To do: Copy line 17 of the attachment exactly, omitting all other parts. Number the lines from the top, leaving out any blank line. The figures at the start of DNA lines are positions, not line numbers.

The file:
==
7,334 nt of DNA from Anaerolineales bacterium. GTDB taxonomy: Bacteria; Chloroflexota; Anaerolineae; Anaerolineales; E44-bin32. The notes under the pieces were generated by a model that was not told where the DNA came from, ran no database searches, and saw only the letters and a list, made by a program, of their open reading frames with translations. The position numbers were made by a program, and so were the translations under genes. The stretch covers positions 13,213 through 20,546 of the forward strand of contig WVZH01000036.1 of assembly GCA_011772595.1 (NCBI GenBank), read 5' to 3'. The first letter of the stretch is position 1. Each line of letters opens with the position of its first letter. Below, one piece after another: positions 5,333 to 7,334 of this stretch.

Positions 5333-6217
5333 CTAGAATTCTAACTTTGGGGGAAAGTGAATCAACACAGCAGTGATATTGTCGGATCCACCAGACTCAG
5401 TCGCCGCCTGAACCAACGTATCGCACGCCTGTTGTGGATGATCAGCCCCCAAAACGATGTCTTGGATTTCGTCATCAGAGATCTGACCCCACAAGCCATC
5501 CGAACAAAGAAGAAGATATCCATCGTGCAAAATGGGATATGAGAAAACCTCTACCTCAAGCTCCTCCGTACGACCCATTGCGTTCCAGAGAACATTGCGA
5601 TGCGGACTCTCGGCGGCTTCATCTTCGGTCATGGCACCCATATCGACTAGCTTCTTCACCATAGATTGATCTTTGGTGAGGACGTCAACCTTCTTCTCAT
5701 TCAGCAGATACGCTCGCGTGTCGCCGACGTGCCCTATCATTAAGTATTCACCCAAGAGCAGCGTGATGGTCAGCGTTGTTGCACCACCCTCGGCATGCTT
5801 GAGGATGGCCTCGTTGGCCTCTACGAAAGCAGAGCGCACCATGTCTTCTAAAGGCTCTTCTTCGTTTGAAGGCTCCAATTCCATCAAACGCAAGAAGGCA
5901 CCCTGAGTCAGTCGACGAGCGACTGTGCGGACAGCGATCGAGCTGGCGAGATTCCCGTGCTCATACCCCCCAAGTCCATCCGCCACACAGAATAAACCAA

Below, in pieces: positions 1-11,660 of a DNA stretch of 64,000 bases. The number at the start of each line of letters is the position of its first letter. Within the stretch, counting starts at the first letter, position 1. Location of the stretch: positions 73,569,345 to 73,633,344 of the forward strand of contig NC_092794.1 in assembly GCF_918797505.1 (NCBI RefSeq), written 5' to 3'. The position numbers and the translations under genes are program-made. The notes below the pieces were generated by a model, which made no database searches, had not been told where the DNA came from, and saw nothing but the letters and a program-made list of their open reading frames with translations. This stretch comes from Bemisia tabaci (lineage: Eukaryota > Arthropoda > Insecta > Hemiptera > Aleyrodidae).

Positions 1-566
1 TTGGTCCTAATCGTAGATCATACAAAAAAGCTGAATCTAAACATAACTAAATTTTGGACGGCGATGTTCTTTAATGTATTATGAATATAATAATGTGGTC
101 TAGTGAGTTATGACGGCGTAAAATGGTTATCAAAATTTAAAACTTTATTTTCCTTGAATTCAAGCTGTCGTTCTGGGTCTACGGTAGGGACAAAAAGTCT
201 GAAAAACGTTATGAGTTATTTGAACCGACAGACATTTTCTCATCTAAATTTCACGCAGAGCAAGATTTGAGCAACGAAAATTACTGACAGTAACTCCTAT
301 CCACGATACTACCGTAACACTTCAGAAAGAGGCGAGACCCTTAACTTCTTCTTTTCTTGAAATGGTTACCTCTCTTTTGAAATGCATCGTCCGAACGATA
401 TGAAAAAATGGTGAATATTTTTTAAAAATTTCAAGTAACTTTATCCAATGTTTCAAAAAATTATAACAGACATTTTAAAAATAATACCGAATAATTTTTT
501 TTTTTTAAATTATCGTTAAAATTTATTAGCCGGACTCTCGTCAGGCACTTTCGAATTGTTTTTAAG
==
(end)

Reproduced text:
501 TTTTTTAAATTATCGTTAAAATTTATTAGCCGGACTCTCGTCAGGCACTTTCGAATTGTTTTTAAG